Description 60 - Vote Early, Vote Often

Two countries, two elections, two advance polls, two sets of dorky commercials and two chances for me to screw something up (which I do). Features music by Laura Barrett, golf pencils and defiant envelope-licking.

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Associated links
The previous election episodes: Description 11 and Description 26
Elections Canada
Conservative Party of Canada (boo!)
Liberal Party of Canada
New Democratic Party of Canada
Bloc Québécois
Green Party of Canada

Earth SciencesLaura Barrett
"Deception Island Optimists Club" (mp3)
from "Earth Sciences"
(Paper Bag Records)

Buy at iTunes Music Store
Stream from Rhapsody
Buy at Amazon MP3
More On This Album

(that up there is the snazzy thing IODA has me do.)
Other Laura Barrett links: @myspace, @CBC Radio 3 and @Zunior
Federal Voting Assistance Program
The Democratic Party
Republican National Committee (boo!)
Ashtabula County Board of Elections
Presque Isle Downs

The Congressional candidate I voted for is named Bill O'Neill, not Dick O'Neill. Maybe I had too much dickishness on the brain after watching all this U.S. election stuff for a few days. >;-)

There was a lot of editing in both of those election scenes. Voting in Canada took about 15 minutes, while voting in the States took about a half hour. Listening back to the one in Jefferson, I think I sounded like a bit of a jerk, not just laying out my whole situation right off and later sticking in that thing about getting the wrong ballot in the mail previously. But then when I did get around to explaining, the woman at the counter was shaking her head through the whole thing. So I guess we both loosened up.

Now for crossing the border. Since I sold my car in the spring (more on that in another episode), and I'd be home longer than would be thrifty for a rental, I took the bus to Buffalo, then caught another one to Erie, where I'd be picked up. At the U.S. border at the Peace Bridge, the passengers get off the bus, go through the immigration part, then pick up any luggage they have and go through the customs part. Even getting to the point of getting off the bus took about an hour in line, which I later learned was a result of not only neglecting to bring in more staff for a long weekend (in Canada), but deciding it was a good time to bring on trainees.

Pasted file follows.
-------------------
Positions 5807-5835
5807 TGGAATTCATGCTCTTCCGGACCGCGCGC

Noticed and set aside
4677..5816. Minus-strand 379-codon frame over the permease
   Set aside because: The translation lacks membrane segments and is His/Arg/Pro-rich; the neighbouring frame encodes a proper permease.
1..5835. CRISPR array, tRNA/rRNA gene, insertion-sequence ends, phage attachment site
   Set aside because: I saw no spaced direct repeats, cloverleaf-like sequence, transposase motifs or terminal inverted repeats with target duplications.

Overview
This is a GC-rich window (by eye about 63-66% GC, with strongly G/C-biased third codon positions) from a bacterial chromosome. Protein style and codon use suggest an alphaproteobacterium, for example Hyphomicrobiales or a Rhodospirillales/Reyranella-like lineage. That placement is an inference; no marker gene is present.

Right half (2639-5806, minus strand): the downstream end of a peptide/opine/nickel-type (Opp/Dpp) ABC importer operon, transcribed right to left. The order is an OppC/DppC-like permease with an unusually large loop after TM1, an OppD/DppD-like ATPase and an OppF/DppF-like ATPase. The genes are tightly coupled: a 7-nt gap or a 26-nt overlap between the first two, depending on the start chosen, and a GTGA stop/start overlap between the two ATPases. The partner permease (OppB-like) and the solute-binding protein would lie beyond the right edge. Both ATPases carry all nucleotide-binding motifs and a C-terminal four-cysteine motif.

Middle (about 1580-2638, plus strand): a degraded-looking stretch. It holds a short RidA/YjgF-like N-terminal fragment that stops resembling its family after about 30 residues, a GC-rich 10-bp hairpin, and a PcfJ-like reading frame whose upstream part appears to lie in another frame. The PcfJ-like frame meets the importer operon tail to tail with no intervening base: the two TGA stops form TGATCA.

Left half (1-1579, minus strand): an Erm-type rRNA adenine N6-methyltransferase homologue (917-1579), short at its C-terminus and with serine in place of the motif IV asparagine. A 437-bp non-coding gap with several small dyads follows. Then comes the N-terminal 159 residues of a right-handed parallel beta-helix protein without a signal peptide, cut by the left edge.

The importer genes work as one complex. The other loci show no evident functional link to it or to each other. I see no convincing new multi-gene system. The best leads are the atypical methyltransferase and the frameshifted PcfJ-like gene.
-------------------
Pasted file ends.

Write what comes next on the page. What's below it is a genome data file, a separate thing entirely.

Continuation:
Once I got to an immigration person, I gave her my one-way bus ticket (since Dad was having surgery, I wasn't sure when I'd be able to travel back up) and my Canadian passport which says I was born in Cleveland, U.S.A.

"Do you have an American passport?" she asked.

When I said no, she gave me one of those lectures-trying-not-to-sound-like-a-lecture saying that a Canadian passport listing my birthplace in the U.S. is not good enough proof of my U.S. citizenship, and that and a one-way bus ticket does not prove I have the means to go back to Canada. She was letting me off this time (you can feel a finger wagging, can't you?), but suggested next time I also bring my birth certificate, so I could have what she termed as "the best of both worlds" and be questioned as an American.

Thing is, a U.S. birth certificate doesn't prove my citizenship any more than the designation in my passport does - it only proves I was born there, not that I've retained my citizenship since then. Of course I didn't tell her that, or question whether she thought my Canadian passport could be bogus. I just smiled, nodded, thank-you'd and shuffled off to my suitcase, which went through customs very easily. This gave me the chance to sit in the bus for another hour as my multicultural brethren went through. The last of them was part of a small group of women (one of whom was in front of me in line) who were dual citizens like me...only they happened to be Canadian and Iranian, which meant they had to fill out a separate form. I guess it was some "Axis of Evil" form, which so far, we Canadians don't have to fill out yet.

And with that in mind, we Canadians humbly remind we Americans to please vote November 4th - or anytime before that...
GoVoteAbsentee.org / learn how to vote absentee!